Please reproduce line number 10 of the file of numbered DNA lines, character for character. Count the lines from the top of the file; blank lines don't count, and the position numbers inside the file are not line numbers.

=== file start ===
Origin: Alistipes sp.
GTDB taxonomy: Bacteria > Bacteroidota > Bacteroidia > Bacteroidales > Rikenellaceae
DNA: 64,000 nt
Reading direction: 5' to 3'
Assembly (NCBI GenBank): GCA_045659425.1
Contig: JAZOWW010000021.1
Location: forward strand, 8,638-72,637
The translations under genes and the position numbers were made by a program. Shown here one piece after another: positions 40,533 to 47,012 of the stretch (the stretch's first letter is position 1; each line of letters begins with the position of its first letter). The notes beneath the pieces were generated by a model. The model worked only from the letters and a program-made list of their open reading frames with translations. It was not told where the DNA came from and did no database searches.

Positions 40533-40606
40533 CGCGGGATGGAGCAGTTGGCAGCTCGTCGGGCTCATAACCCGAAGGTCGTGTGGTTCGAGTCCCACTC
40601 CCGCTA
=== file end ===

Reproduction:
40533 CGCGGGATGGAGCAGTTGGCAGCTCGTCGGGCTCATAACCCGAAGGTCGTGTGGTTCGAGTCCCACTC